Iso file for X86 systems ?

Suggestions for features and software you would like to see in DietPi, goes here.
Post Reply
perlian
Posts: 33
Joined: Tue May 17, 2016 12:13 pm
Location: Germany
Contact:

Iso file for X86 systems ?

Post by perlian »

i tried dietpi on vmware yesterday

it works great and of course much faster than on a raspberry

is it possible to offer an iso file to install dietpi on a real x86 pc or run from an usb stick ?
User avatar
Fourdee
Site Admin
Posts: 2788
Joined: Tue Feb 06, 2007 1:36 pm

Re: Iso file for X86 systems ?

Post by Fourdee »

perlian wrote:is it possible to offer an iso file to install dietpi on a real x86 pc or run from an usb stick ?
Hi perlian,

Not at the moment unfortunately. Although a good idea, DietPi isn't really designed to run on physical PC's, unless its self contained in a VM.

The only thing I can suggest is install VMware ESX/vSphere (http://www.vmware.com/uk/products/vsphere-hypervisor) on your Pc/server. This will turn you server into a "VMware dedicated player".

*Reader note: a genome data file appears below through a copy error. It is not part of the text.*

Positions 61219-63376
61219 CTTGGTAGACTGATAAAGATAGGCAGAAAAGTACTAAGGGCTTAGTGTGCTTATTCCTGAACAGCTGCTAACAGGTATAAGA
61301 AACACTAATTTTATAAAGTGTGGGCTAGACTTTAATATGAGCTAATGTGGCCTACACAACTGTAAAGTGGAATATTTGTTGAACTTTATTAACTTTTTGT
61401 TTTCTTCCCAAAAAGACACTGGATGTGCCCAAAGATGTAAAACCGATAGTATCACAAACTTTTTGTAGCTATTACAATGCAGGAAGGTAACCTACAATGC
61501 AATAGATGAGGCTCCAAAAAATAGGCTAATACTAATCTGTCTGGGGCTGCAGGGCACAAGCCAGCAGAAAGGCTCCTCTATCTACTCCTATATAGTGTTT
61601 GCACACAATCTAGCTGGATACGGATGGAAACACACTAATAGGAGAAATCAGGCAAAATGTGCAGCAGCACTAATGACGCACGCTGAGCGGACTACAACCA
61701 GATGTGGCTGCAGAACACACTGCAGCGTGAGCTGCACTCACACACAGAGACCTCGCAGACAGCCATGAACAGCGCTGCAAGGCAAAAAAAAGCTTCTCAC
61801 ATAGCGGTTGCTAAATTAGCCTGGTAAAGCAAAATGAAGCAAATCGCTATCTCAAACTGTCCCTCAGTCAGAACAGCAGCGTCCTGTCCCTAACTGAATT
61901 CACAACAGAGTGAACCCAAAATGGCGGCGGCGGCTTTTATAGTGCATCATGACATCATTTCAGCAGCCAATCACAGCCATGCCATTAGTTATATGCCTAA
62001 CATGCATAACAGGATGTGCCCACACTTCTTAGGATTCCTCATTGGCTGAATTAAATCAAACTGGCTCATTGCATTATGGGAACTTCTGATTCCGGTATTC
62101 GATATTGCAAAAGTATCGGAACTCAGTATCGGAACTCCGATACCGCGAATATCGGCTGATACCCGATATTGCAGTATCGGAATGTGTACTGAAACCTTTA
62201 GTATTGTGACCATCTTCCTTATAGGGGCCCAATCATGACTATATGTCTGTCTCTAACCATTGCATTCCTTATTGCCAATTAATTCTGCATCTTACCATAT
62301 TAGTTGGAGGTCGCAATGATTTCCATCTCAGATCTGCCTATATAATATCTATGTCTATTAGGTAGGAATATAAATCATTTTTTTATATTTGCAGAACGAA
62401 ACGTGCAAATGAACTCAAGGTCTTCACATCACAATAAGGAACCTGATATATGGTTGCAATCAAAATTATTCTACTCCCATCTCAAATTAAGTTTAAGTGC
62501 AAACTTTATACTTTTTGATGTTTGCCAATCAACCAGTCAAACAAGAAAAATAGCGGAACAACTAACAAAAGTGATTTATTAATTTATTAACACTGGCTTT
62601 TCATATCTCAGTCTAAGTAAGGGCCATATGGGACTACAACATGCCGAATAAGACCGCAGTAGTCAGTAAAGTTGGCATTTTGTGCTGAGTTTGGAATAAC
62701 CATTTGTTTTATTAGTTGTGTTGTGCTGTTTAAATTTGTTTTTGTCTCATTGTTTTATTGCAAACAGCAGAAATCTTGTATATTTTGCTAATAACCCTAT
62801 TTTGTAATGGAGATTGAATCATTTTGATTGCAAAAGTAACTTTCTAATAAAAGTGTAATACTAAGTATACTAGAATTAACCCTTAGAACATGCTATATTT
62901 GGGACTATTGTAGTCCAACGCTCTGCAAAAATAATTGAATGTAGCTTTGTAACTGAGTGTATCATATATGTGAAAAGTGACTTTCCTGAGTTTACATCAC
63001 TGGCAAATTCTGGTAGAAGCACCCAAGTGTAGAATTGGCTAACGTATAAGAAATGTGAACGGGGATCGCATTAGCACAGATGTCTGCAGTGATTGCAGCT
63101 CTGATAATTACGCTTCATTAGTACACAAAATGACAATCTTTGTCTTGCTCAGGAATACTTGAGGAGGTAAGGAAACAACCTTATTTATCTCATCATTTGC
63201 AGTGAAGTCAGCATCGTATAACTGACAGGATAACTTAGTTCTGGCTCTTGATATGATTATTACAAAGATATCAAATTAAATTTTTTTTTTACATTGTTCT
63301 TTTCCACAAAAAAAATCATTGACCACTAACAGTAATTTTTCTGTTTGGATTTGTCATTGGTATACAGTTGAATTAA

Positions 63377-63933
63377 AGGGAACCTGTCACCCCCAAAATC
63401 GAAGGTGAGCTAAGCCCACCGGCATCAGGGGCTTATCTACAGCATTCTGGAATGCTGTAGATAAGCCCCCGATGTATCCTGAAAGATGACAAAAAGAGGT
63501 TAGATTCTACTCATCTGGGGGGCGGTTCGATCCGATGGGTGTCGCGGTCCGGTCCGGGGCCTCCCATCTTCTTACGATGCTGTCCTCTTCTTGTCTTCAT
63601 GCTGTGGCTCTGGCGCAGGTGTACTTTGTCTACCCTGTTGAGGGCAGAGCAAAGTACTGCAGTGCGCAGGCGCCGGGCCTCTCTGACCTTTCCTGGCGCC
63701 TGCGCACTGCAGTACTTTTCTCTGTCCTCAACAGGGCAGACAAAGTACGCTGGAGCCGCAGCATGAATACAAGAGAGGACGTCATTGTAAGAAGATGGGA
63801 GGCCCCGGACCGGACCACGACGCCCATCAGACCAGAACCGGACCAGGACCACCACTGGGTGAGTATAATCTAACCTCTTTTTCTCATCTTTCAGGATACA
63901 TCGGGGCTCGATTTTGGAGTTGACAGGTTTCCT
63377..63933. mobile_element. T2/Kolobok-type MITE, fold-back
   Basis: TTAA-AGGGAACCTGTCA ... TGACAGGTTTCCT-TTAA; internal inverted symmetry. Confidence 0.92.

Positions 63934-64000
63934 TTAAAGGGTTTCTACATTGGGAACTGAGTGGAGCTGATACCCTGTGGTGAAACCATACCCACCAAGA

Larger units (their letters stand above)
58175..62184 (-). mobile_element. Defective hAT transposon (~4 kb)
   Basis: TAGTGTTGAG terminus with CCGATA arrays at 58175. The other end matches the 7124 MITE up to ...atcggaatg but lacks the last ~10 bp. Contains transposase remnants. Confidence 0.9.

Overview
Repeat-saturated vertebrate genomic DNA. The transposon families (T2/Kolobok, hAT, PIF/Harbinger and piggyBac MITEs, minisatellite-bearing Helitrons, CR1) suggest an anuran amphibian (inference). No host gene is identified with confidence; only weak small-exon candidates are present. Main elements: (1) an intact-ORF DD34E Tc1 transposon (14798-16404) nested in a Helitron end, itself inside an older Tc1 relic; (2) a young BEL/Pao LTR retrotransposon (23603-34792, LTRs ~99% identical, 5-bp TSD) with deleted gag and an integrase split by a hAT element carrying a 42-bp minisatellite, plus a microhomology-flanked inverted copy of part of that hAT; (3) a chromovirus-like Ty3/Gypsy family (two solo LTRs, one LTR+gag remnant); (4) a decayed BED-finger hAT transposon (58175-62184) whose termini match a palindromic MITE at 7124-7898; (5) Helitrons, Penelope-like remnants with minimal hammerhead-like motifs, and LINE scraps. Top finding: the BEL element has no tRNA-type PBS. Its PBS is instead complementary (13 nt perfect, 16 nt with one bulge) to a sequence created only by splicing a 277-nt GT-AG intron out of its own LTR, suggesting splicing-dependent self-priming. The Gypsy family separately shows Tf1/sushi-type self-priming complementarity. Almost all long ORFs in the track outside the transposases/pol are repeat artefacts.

You can then run the DietPi VMware on the system, and, as many as you like. Performance should be very close to a physical install.
If you find our project or support useful, then we’d really appreciate it if you’d consider contributing to the project however you can.
Donating is the easiest – you can use PayPal or become a DietPi patron.
perlian
Posts: 33
Joined: Tue May 17, 2016 12:13 pm
Location: Germany
Contact:

Re: Iso file for X86 systems ?

Post by perlian »

thats a good idea generally..........

but unfortunately my server has not enough ram to do funny things like running virtual instances (2GB)

I thought the step from a virtual pc to a real pc should be not a big problem

Because both need to be installed first time
marcdraco
Posts: 48
Joined: Sat May 28, 2016 2:10 am

Re: Iso file for X86 systems ?

Post by marcdraco »

The problem is that the hardware is not consistent. There are an innumerable combinations of hardware to support. In a VM container, you're dealing with a specific and consistent set of hardware which is provided by an abstraction layer.

Really rather clever, but I don't think 2gb is particularly low on RAM - you can run a number of low-resource Linux distros in that. I don't know if anyone has a KVM on any of those, but I'm willing to bet there is one somewhere.
Post Reply